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I am wondering how the architecture should look like when using PouchDB as a local storage in a mobile app instead of localStorage.

At this moment I am used to cache my app's data into localStorage and when needed I perform an API call to the backend to request or post data. The backend is holding all logic. Such as:

  • Does this user has the correct permission/role to do this action?
  • Any other logic needed to check if action can be done

All data is then stored into a relational database. I have now been reading about NoSQL databases and in particular CouchDB and PouchDB. So I am wondering how would this architecture look like? Three questions arise at this point for me:

  1. If I have multiple users with there own authentication, how can I make sure that the users get access to only their data? And will I still have 1 database on server end?
  2. PouchDB on the client side can be in sync with a remote PouchDB. But when an application is build with Javascript how do you make sure that people are not inserting data into PouchDB by 'hacking' the client-side Javascript?
  3. Would the use of a backend be gone in these kinds of setups? And if you want to have an API for 3rd party, you just put for example an Sails.js backend around the CouchDB?
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PouchDB maintainer here, happy to answer your questions. :)

If I have multiple users with there own authentication, how can I make sure that the users get access to only their data? And will I still have 1 database on server end?

There is a guide in the pouchdb-authentication README. Cloudant and Couchbase also have their own systems for managing users.

PouchDB on the client side can be in sync with a remote PouchDB. But when an application is build with Javascript how do you make sure that people are not inserting data into PouchDB by 'hacking' the client-side Javascript?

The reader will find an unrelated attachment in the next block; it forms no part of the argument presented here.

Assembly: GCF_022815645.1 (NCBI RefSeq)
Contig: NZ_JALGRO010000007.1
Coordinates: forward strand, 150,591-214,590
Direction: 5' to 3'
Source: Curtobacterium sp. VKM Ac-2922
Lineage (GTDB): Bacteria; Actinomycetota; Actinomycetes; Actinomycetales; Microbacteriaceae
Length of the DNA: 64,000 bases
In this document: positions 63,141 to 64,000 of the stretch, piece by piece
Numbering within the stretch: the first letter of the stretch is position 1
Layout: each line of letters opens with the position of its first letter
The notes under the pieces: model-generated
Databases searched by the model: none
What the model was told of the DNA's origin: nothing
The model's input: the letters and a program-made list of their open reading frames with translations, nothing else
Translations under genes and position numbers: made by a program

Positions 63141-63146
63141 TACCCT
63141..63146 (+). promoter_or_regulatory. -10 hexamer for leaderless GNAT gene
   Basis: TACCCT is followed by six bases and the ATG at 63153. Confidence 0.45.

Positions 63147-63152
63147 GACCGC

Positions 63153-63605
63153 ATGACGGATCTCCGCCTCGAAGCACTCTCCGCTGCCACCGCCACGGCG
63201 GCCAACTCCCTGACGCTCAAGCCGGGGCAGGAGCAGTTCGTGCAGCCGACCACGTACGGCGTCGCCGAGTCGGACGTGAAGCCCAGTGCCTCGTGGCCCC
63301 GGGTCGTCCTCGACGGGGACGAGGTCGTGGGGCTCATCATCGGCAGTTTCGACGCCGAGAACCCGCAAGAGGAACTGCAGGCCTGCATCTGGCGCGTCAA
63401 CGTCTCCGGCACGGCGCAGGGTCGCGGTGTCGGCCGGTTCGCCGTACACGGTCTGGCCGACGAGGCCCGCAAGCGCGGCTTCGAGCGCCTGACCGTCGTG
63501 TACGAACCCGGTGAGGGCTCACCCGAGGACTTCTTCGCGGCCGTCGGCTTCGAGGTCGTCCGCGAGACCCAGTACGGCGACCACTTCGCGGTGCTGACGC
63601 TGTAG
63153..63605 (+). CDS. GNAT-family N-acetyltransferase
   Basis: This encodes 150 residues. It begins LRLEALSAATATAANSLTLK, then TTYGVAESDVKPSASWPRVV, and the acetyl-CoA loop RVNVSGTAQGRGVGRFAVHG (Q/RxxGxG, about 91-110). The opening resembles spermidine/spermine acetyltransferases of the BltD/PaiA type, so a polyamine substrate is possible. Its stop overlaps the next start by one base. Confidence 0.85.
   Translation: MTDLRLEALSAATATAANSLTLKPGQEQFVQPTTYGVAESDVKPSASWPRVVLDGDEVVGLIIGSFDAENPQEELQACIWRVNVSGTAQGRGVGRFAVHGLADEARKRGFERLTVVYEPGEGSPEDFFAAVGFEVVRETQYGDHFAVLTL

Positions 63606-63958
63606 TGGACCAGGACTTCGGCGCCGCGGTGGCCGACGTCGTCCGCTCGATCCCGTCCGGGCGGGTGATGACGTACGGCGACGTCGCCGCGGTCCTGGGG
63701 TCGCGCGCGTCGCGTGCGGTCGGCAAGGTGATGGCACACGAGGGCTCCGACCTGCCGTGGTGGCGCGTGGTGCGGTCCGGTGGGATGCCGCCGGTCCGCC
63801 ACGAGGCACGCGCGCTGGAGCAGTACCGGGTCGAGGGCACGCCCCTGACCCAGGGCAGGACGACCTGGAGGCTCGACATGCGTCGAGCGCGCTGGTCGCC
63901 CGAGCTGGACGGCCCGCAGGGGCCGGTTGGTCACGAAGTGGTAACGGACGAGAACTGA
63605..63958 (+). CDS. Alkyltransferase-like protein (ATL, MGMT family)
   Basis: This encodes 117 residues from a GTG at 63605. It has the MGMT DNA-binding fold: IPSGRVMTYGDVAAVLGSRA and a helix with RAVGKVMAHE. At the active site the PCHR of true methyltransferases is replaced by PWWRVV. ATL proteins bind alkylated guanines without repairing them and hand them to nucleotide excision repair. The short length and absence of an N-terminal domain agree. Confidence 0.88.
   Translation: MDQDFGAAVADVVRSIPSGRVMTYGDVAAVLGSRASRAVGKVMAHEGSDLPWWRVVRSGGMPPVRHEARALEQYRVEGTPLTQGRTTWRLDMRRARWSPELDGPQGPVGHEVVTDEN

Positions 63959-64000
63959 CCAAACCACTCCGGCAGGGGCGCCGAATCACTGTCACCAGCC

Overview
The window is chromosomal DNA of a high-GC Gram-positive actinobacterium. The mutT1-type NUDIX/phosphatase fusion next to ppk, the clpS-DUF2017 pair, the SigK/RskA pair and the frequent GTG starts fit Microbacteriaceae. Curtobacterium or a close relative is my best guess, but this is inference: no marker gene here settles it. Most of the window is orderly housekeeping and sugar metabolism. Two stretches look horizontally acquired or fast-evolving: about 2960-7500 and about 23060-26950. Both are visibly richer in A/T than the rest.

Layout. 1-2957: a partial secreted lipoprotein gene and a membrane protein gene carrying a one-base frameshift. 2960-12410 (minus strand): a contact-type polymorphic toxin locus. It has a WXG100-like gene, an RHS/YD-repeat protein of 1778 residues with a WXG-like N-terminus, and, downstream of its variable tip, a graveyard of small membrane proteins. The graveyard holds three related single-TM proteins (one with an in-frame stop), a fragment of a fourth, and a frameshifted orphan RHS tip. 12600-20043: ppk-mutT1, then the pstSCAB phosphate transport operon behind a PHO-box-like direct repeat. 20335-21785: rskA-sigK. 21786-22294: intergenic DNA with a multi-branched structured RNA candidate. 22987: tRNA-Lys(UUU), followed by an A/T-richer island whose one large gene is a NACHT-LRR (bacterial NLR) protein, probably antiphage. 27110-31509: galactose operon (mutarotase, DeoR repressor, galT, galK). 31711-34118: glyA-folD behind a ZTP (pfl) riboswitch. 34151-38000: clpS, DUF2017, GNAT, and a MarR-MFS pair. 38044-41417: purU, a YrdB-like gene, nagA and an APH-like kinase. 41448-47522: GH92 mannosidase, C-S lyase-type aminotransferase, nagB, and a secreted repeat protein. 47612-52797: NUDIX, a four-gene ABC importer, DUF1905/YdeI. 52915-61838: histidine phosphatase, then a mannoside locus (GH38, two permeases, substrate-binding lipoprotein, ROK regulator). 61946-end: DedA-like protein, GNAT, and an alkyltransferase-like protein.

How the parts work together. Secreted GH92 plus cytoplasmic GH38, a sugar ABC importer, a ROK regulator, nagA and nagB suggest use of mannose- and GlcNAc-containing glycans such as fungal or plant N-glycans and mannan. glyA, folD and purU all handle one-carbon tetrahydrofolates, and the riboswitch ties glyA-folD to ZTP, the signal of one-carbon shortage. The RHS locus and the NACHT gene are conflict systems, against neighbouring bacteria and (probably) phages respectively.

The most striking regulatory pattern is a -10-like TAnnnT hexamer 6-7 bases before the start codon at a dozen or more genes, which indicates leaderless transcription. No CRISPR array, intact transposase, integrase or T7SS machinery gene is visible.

You write a validate_doc_update function on the server side. When PouchDB tries to sync to CouchDB, any failed documents will emit a 'denied' event, and those documents will not sync.

As for the local database, you cannot prevent users from writing bad data (they can always open up the console and do whatever they want), but you can use something like pouchdb-validation to re-use your validation function on the client side. Or you can just do it yourself when you put() a document.

Would the use of a backend be gone in these kinds of setups? And if you want to have an API for 3rd party, you just put for example an Sails.js backend around the CouchDB?

Some people write PouchDB apps without any backend (just using pure CouchDB/Cloudant/Couchbase), whereas others like to mix the database with a server architecture of their choice. It's up to you. :)

One interesting solution if you're using Express is to use express-pouchdb, so you can expose a PouchDB Server-like endpoint inside of your existing architecture. For Sails.js, though, you'd have to write your own.

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PouchDB on the client side can be in sync with a remote PouchDB. But when an application is build with Javascript how do you make sure that people are not inserting data into PouchDB by 'hacking' the client-side Javascript?

To reduce risk you can remove/redefine global variable window.PouchDB. So when your code starts (assuming it runs inside a closure), it can do the following:

function(){
    // your closure
    var PouchDB = window.PouchDB;
    window.PouchDB = null;
    Object.freeze(window);
}

Now PouchDB is visible inside the closure, but is not visible from console.

Last line freezes entire window object, so code can not add any global vars after freeze was executed. You must call Object.freeze(window) after all your libs were received and initialized. Please note this trick can induce a lot of side effects, so test your code carefully.

Object.freeze gurantees user can not copy/paste PouchDB‘s source code to console and run it, but does not guarantee user can not access underlying storage (IDB/WebSQL) directly or using Resources tab of the console.

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